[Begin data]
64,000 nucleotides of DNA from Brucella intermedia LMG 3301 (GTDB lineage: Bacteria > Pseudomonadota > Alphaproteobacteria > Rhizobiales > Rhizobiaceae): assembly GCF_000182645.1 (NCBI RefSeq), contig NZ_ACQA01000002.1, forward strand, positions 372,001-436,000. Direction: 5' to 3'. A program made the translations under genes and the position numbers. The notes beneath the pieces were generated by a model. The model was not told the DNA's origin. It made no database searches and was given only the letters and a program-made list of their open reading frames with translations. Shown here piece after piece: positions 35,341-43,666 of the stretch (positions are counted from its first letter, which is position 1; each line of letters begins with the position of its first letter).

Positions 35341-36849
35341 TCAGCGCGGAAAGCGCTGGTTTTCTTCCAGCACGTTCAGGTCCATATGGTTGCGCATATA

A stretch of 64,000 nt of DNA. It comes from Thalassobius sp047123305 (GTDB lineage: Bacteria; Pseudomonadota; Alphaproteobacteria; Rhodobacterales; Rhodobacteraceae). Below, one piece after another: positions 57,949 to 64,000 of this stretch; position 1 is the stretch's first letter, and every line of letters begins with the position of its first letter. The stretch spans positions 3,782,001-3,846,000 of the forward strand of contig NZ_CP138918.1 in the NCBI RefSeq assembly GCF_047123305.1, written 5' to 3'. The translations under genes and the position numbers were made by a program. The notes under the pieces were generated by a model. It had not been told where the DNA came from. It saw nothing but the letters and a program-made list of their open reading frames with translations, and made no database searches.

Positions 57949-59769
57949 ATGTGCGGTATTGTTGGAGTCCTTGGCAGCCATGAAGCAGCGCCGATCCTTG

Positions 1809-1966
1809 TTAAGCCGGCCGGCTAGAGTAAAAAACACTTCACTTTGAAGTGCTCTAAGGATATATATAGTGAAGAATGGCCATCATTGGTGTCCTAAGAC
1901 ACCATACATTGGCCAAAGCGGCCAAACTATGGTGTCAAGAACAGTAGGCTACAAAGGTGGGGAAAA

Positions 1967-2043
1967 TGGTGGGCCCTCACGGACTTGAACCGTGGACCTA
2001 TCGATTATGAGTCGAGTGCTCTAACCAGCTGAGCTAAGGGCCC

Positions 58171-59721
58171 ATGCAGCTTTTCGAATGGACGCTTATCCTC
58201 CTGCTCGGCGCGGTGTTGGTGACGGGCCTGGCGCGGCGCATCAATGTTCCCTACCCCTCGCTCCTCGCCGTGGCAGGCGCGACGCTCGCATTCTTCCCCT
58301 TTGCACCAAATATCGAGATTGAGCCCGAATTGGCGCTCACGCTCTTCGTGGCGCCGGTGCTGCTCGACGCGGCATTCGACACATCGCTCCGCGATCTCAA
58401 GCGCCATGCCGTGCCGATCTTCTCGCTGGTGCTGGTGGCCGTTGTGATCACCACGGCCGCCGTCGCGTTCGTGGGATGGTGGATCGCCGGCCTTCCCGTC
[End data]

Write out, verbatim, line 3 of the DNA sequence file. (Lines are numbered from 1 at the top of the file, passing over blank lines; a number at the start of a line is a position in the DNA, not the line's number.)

35341 TCAGCGCGGAAAGCGCTGGTTTTCTTCCAGCACGTTCAGGTCCATATGGTTGCGCATATA